Governors ride storm away from UWA; summit goes on

Published 12:00 am Monday, February 9, 2004

It was fitting, in a sense, that turbulent weather kept Alabama Gov. Bob Riley and Mississippi Gov. Haley Barbour from attending a summit to bring their respective states together.

Early morning showers apparently caused both Riley and Barbour to cancel their much anticipated appearances in a region that has been stormed with economic poverty for the past three decades.

Riley and Barbour both expressed their regret at being unable to attend, and both joined the conference via telephone to make remarks to a crowd of more than 600 that gathered for the second annual Leadership Summit.

Email newsletter signup

“I really regret I’m not there,” Barbour said. Riley echoed those sentiments.

The purpose of the summit was to discuss a joint project between East Mississippi and West Alabama. The partnership, according to both governors, may be the cure to solving the economic troubles of the diminished region.

“Rather than competing against each other like we did on Nissan, we need a collaborative effort that combines our resources,” Riley said. “Together, we can offer infrastructure improvements, transportation improvements and incentives that give us a chance to have an economic revival for the entire area.”

Barbour, the recently elected Republican governor of Mississippi, vowed to continue the work of former Gov. Ronnie Musgrove, who helped initiate this project with Riley in June 2003.

“I’m used to joint relationship with Alabama,” Barbour quipped. “My wife, Marsha, was born in Selma… and that Alabama-Mississippi relationship has worked our real well for the past 32 years.”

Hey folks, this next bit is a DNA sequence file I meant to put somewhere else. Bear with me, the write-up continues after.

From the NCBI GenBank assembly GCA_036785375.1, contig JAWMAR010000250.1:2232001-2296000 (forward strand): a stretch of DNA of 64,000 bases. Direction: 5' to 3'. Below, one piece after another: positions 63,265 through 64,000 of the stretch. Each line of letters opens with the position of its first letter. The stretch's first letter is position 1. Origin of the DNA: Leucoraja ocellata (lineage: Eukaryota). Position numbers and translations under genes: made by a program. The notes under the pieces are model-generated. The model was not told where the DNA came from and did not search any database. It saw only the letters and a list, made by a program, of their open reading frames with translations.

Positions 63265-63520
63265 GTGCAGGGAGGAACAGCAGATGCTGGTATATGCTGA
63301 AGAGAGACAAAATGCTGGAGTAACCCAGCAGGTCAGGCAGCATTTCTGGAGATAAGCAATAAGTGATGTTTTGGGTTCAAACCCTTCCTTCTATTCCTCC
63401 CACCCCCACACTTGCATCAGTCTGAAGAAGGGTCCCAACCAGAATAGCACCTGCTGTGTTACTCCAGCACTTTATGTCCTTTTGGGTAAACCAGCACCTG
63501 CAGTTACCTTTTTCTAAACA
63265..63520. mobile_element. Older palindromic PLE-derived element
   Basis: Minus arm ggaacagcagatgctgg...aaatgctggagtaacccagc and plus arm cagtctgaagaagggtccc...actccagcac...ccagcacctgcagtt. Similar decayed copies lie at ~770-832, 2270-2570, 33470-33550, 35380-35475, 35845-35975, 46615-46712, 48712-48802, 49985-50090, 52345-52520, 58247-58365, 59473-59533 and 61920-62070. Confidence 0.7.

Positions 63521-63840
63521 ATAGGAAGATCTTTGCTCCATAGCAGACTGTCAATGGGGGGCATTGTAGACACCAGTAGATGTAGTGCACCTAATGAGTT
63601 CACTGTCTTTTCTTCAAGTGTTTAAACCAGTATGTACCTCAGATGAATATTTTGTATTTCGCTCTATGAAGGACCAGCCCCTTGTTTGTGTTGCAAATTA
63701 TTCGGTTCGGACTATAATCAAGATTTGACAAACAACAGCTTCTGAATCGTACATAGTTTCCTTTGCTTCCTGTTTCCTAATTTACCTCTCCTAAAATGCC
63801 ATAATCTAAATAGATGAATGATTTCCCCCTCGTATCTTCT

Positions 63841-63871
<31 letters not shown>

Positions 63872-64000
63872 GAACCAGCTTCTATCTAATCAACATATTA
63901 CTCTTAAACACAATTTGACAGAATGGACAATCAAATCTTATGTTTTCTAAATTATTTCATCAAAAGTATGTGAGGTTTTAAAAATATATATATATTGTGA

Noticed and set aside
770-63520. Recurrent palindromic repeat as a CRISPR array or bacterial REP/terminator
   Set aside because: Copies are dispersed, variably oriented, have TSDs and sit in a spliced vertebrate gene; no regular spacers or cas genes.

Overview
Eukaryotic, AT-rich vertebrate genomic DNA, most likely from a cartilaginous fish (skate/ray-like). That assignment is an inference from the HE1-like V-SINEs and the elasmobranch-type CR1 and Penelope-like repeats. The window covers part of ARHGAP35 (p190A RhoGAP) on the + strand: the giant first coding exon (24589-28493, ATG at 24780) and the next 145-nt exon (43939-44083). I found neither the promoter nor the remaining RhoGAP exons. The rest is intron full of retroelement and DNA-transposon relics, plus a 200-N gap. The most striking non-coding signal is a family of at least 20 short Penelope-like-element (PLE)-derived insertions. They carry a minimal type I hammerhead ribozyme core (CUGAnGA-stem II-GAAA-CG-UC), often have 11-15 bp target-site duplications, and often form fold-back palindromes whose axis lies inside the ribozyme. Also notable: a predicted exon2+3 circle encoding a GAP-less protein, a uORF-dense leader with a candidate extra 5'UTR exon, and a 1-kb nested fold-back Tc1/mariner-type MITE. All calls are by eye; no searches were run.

While both governors gave general comments about the bi-state project, neither had specific programs that will spur the East Mississippi-West Alabama alliance.

The Commission on the Future of East Mississippi and West Alabama was introduced to an audience that spilled into another room. Dr. Phil Sutphin, president of East Central Community College in Mississippi, will chair the commission made up of 40 leaders in the bi-state region.

“We’re working on the specifics,” Sutphin said. “First we need to look at the basic things in our area. We need to get some data.”

Thomas Moore, a Demopolis city councilman and member of the newly formed commission, said the key ingredient to making a bi-state alliance work is having state leaders who care about the project.

“We’ve got to get the legislatures to buy into it,” he said. “We can’t be so territorial; we have to think more regional.”

Ken Tucker, a member of the Marengo County Commission, said having plans just the first step.

“The key is action,” he said. “There are so many bright people in this room, and we’ve gotten real good at doing things like this.”